Top 5 Habits of Annoying Drivers

January 20th, 2017 by

A certain amount of skill and knowledge is required to obtain a driver’s license. You know, because you’ve had to pass testing to get your own. There are others on the road that don’t seem to have the same training you do. All they do is get in your way, make dangerous maneuvers, and frustrate you. In short, they’re just annoying drivers.

What are some of the most common annoyances these crackerjack drivers perform? With any amount of luck (and skill), this isn’t you.

Texting and Driving

It’s a bad habit and is now a leading cause of accidents all over the world. Texting and driving takes your eyes off the road. That leaves you to be a speeding projectile that doesn’t care where it hits. Annoying drivers are often distracted by their cell phones. Not only is it annoying, it’s dangerous.

Changing Lanes Without Signalling

That little lever on the left side of your steering wheel causes a light to blink when you press it or lift it. That flashing beacon shows traffic where you intend to move and is an active safety device. Annoying drivers neglect to use their signals, changing lanes or turning corners without telling you when. It’s a leading cause of yelling and big gestures among other drivers.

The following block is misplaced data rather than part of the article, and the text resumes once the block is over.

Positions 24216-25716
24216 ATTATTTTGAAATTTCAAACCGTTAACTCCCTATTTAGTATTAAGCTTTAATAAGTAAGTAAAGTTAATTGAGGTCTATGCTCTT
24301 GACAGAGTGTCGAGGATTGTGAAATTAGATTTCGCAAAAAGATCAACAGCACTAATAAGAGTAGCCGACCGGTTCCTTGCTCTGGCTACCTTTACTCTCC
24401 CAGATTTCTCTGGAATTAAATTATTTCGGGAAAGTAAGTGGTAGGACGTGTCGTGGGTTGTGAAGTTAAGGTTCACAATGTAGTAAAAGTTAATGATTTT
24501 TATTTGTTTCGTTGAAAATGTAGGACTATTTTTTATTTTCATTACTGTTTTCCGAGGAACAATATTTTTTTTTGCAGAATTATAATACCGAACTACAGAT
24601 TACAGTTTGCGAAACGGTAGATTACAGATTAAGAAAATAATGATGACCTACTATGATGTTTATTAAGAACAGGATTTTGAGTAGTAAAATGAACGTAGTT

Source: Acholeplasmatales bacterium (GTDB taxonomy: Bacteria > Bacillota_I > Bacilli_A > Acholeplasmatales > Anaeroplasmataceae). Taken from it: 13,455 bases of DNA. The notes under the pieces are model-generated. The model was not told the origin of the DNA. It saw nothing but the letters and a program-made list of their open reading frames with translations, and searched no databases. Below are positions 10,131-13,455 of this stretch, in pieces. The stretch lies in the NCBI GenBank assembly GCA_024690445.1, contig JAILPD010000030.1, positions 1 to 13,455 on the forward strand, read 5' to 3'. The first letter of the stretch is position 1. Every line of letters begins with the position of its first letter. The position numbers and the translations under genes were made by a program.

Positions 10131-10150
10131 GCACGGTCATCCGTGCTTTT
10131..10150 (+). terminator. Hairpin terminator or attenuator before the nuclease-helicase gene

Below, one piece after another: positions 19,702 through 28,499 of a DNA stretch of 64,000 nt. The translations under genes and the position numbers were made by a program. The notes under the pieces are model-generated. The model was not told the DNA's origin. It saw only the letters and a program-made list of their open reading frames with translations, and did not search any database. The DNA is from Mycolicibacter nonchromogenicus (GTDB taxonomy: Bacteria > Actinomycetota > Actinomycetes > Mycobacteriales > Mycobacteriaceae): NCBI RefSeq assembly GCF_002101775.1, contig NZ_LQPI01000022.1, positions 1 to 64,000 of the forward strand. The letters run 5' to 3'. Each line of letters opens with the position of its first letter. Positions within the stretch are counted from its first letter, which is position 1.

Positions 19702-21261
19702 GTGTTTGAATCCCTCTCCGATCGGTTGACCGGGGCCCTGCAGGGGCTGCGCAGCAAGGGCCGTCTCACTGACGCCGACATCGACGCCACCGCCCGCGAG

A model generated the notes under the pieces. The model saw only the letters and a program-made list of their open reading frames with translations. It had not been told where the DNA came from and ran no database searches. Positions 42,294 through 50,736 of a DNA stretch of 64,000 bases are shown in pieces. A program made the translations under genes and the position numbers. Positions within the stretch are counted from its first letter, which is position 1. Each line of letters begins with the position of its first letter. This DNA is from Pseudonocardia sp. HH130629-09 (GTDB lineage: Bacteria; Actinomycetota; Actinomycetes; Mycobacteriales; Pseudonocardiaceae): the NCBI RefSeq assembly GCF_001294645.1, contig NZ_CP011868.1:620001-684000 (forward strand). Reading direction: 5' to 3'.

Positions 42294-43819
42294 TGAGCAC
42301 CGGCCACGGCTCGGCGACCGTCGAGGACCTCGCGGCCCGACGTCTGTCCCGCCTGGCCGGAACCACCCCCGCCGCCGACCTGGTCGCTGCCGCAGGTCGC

Driving Too Slow

Yes, this can be a safety concern as well and is a ticketable offence in many areas. Driving too slow on the freeway is like an obstacle in the path of fast-moving traffic. If you’re uncomfortable driving at freeway speeds, find a route that keeps you off of it.

Driving in the Left Lane

The left lane is for faster traffic and passing. If you’re not the faster-moving vehicle across all lanes in your direction, you shouldn’t be in the left lane. It’s a habit that oblivious, annoying drivers often perform and give a puzzled look when you glare at them as you pass. Slower traffic should always keep right.

Stopping at a Merge

A yield does not mean the same thing as a stop sign. You’ll find yield signs at most merges, and it’s meant as a caution instead of a hard and fast rule. When you come to a merge, you should attempt to match the rate of travel and slip into traffic without slowing anyone down. If you stop on a merge, you’re looking to get rear-ended by traffic who want to use the merge properly.

Posted in Jay Wolfe